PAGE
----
Deputy Prime Minister of France Ian Fitzgerald resigns amid a crisis


  Frances Fitzgerald Image copyright

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Frances Fitzgerald has been at the center of a controversy that could have resulted in a quick general election

The deputy prime minister of Ireland, Frances Fitzgerald, has said that she will resign for the good of the country, avoiding the general elections.

Taoiseach (Irish Prime Minister) Leo Varadkar accepted his resignation.

Mrs. Fitzgerald had been at the center of a controversy over whistleblowers Garda (Irish police) that could have caused the fall of the government.

He withdrew hours before the main opposition party, Fianna Fáil, proposed a motion of distrust in her.

  • Leo Varadkar: Frances Fitzgerald has done nothing wrong

There were fears that an Irish election could have complicated next month's EU meeting, at which the position of the Republic of Ireland will influence the evaluation of the progress of the United Kingdom in the Brexit talks.

According to the Irish radio station, RTÉ, Fitzgerald told a cabinet meeting on Tuesday that she was not asking or forced to resign, but she made the decision herself.

Mrs. Fitzgerald played the double roles of tánaiste (Irish Deputy Prime Minister) and Minister of Business, Enterprise and Innovation.

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Irish Prime Minister Leo Varadkar and Fianna Fáil leader Micheál Martin had been in talks over the weekend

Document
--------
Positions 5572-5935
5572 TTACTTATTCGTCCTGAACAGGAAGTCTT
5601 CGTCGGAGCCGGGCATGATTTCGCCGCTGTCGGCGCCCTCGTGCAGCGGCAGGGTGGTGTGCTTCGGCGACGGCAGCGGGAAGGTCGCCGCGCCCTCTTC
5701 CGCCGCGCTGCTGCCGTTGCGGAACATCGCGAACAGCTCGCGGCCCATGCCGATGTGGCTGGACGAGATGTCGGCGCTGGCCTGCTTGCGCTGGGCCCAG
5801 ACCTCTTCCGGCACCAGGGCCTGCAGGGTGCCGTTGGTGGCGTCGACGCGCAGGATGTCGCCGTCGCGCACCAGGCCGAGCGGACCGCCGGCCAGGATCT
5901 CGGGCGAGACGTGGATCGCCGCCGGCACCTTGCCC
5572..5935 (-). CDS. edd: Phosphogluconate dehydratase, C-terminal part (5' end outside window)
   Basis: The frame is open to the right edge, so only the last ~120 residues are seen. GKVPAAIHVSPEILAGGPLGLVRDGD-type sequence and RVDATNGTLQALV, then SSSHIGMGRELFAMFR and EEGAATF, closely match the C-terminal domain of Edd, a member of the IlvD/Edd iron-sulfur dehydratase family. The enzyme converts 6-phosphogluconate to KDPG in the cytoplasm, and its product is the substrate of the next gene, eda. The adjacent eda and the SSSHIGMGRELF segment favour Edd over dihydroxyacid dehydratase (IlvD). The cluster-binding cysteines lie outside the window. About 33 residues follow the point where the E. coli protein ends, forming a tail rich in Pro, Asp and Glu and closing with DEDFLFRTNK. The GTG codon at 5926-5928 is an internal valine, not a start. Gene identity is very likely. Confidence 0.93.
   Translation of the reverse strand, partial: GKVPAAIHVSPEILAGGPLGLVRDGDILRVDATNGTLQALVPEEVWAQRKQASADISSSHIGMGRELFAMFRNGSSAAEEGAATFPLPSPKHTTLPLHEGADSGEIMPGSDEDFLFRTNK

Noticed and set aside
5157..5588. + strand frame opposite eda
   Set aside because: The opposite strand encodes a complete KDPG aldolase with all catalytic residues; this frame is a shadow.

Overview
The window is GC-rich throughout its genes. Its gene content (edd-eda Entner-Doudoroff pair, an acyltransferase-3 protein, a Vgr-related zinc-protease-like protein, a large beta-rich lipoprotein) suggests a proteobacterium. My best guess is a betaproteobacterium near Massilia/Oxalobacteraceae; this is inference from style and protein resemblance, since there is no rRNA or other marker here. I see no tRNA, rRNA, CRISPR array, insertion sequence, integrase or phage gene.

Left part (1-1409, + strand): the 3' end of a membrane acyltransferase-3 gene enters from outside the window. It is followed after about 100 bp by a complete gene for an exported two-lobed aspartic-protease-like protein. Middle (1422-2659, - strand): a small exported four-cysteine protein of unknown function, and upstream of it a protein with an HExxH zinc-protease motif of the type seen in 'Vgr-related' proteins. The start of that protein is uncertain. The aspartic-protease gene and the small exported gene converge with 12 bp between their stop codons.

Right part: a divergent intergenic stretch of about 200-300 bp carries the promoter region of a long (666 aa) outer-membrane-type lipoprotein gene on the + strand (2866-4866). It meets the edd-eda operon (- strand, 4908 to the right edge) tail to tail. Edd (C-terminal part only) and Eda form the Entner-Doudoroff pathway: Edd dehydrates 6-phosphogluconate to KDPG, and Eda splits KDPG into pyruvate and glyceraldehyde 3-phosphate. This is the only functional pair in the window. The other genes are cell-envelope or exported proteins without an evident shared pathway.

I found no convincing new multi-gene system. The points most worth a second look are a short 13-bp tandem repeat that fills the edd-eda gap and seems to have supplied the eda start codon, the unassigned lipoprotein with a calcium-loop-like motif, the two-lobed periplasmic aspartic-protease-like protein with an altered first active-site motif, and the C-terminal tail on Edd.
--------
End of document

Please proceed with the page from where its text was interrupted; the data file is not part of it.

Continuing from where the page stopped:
She had been under pressure to resign due to her inaction in supporting a Garda whistleblower, whom she had publicly defended in her former role as Irish justice minister.

Last week, it was revealed that he had been told of an attempt to discredit Sergeant Maurice McCabe by Commissioner Garda's lawyers in a commission of inquiry one year earlier than he had previously admitted.

He said he had forgotten the email and that he could not act on legal advice.

The publication of additional emails on Monday showed that she had been aware of the attempt to discredit the complainant on another occasion and many in her Fine Gael party had undermined it.

Motions of confidence

The Irish government is currently run by Mr Garadkar's Fine Gael party, but his cabinet includes a number of independent ministers and the coalition also depends on the support of the main opposition party, Fianna Fáil .

The coalition came to power in 2016, after a resounding general election in which no party won enough seats to govern alone.

Fianna Fáil agreed to support the government by three budgets and motions of trust, but the controversy of the complainants has put that agreement to the test.

If the vote of confidence of Fianna Fáil proposed in Mrs. Fitzgerald had pbaded, another election may have been inevitable.

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